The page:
Department spells out new regulations for commercial diving sector

Wednesday, July 13, 2022

The Department of Employment and Labour has told commercial divers that economic costs of poor occupational health and safety practices in the form of medical and rehabilitation costs, as well as loss of income, affects both the employer and the employee.

Speaking during a commercial diving workshop in Gqeberha on Tuesday, Senior Specialist: Occupational Health and Hygiene, Bulelwa Huna said the International Labour Organization (ILO) estimates that 4% of the world's Gross Domestic Product (GDP) is lost due to accidents and work-related diseases.

“It has been established that the economic costs of poor occupational health and safety practices affects both the employer and the employee. This is as a result of employers' medical and rehabilitation costs plus the employee's loss of income," Huna said.

Huna told the workshop that the department has never accepted the proposition that injury and disease 'go with the job'. 

She stressed the importance of occupational health and safety. “All social partners have to work together to promote and ensure this fundamental right," she said.

The workshops follow the promulgation of the new commercial diving regulations on May 20, this year.

The workshop dealt with the application of the Occupational Health and Safety legislation in the commercial diving industry, the training standards for commercial divers as well as logistical processes.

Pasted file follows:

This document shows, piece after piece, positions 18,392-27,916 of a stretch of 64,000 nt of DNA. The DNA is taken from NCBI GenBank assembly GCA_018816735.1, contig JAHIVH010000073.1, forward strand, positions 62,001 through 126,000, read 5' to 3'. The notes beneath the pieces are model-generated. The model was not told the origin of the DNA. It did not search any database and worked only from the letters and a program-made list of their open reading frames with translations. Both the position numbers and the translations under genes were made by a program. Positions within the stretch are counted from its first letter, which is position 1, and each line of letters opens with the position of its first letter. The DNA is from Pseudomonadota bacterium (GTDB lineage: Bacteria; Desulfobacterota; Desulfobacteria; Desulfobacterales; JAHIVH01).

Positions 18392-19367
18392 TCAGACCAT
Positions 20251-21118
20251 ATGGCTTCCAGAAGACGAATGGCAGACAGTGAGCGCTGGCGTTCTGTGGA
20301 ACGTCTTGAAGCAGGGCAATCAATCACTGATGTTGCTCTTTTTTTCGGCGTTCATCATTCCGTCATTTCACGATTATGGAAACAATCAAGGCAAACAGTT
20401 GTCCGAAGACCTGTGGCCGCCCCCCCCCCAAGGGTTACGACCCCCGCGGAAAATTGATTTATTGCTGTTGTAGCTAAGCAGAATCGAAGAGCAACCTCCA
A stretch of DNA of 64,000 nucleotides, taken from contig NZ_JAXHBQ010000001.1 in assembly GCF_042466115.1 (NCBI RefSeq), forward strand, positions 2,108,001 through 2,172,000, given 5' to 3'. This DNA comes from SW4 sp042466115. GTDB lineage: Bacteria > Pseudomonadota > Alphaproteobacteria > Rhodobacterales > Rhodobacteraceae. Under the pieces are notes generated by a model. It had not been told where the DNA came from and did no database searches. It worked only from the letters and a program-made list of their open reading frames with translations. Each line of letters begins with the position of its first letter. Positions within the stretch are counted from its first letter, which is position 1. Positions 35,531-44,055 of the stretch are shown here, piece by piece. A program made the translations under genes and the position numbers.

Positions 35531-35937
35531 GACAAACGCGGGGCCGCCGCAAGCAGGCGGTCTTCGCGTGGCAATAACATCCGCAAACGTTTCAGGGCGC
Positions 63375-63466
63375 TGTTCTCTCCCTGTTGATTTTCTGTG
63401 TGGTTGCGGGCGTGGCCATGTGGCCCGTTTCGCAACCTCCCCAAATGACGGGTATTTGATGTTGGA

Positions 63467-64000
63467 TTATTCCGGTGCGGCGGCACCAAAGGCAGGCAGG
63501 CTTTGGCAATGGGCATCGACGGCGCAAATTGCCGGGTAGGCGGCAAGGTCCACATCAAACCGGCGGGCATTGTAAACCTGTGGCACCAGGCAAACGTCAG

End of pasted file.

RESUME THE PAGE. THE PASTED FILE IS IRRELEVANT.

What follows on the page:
Huna reiterated the core values of occupational health and safety as adopted by the ILO.

“The core values as reflected in ILO standards on occupational safety and health are expressed in three main principles being that the diving activities should take place in a safe and healthy working environment.


“Conditions of commercial diving activities should be consistent with divers and workers' wellbeing and human dignity; and work and commercial diving activities should offer real possibilities for personal achievement, self-fulfillment and service to society,” she said.

According to the new regulations, for someone to be trained as a commercial diver, the training provider must consider the individual's abilities and course requirements.

Specialist: Occupation Health and Hygiene, Jabulile Mhlophe, told the gathering that for one to be trained as a commercial diver, an individual must have attributes of a diver.

“That is, physically capable, capable of rational thoughts during execution of underwater tasks, competent to dive through experience and familiarity of equipment and technique, and capable to safely plan and execute a commercial dive for the certification class trained for,” Mhlophe said.

She told the gathering that in addition to the personal attributes, an individual must pass theoretical as well as practical assessments.

Mhlophe also took the workshop through the process of license registration for commercial diving contractors, organisations, commercial diving schools as well as individual divers.

The workshop was also taken through several new regulations which deal with the responsibilities as well as logistical requirements in diving operations.

The next commercial diving workshop will be held today at the University of Cape Town (John Day LT2 in the John Day Building, University Ave North, UCT, Upper Campus, Rondebosch) in the Western Cape.

Additionally, a workshop will be held on 18 July at uShaka Marine in Durban, at the South African Association for Marine Biological Research (SAAMBR). –


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